We believe Japan is closer to introducing helicopter money than consensus believes as the tapering of its JGB purchase program forces the BoJ to seek other routes to stimulate growth. Although the BoJ could accelerate buying of asset classes, there are worries over diminishing returns. Moreover, negative interest rates on deposits is deeply unpopular amongst the banks and seems to have been ill thought out.

    LOL--yep beat those low yielding bonds back, Benron!!

  • Great chart at that site showing the Fed's only REAL mandate and how successful they have been especially after Tricky #$%$ took the USA off the gold standard.

    That inflation, or devaluation of the US dollar, will eventually lead to a new bear market in treasuries. Nobody is going to ring a bell at the top of the TLT or other Trashury chart. Only way to capture the low is to buy the inverse funds to average into it.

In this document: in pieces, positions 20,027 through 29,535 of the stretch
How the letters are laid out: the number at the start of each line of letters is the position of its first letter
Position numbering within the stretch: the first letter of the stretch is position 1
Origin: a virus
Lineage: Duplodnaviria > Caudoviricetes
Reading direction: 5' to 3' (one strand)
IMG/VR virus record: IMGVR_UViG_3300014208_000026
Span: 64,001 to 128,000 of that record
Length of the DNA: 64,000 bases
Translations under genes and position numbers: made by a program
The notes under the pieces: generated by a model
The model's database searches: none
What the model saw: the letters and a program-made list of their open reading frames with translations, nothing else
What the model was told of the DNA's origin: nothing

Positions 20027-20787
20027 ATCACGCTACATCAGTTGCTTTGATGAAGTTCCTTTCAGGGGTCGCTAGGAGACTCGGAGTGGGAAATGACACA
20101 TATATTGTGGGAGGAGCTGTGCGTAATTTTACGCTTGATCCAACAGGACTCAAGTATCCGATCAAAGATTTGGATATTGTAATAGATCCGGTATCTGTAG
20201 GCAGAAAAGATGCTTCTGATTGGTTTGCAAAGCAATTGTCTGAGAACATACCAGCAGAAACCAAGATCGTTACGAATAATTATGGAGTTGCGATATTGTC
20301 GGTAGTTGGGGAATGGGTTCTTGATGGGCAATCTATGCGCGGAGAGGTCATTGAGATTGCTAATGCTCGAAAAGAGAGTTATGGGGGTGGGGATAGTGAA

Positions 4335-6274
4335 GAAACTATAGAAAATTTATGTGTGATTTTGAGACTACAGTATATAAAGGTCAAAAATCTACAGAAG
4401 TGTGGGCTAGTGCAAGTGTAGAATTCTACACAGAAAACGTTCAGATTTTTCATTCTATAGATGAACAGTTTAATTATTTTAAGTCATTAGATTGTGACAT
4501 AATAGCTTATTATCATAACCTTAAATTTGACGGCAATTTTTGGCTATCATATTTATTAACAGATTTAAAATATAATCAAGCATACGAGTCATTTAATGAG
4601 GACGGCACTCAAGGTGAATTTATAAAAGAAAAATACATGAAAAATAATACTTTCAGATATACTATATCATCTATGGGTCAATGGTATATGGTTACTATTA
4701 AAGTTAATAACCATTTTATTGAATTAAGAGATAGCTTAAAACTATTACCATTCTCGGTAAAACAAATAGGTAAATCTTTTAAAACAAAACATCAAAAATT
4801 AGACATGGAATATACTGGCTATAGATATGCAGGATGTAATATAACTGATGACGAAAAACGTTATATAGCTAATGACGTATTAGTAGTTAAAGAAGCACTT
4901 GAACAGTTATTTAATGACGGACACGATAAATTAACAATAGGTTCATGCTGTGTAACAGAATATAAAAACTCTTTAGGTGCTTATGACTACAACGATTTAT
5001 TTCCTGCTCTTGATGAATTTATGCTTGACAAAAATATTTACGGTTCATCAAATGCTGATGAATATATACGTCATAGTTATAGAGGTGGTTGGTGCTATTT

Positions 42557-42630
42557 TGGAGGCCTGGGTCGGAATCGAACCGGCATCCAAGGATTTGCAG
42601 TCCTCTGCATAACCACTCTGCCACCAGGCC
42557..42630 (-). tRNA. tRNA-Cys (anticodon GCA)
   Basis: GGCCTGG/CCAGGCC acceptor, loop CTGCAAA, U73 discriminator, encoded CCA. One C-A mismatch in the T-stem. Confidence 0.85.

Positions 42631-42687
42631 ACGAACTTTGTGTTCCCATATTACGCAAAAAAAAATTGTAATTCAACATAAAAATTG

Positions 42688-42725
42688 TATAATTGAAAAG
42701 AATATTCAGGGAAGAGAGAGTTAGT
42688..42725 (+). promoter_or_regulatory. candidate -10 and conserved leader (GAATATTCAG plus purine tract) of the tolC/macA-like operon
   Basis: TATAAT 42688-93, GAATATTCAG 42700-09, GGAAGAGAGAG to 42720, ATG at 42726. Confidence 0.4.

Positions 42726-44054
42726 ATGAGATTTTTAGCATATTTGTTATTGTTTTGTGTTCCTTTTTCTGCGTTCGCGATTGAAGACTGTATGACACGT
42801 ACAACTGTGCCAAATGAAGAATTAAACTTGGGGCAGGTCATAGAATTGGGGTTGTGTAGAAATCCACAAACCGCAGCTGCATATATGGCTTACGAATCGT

The bear treasury funds, that are not leveraged if possible offer the best vehicle for what is coming. The FED has enjoyed the omnipotence from the 36 year bond bull but the tide will go out and their misdeeds will be exposed.

    Gold and silver are mere commodities that will fluctuate on the vicissitudes of hedge fund excesses. Gold and silver miners are STOCKS that offer no security and many could go down just like any other stock. Currencies are confetti that run the strength of one day into the ground the next. But a bond bear of 20 years or more seems guaranteed in light of the constant Fed proclivity of throwing the US buck under the bus to try to stave off disintegration of all its manipulations. Eventually the dollar will revolt and move higher and the bond bear will be ON!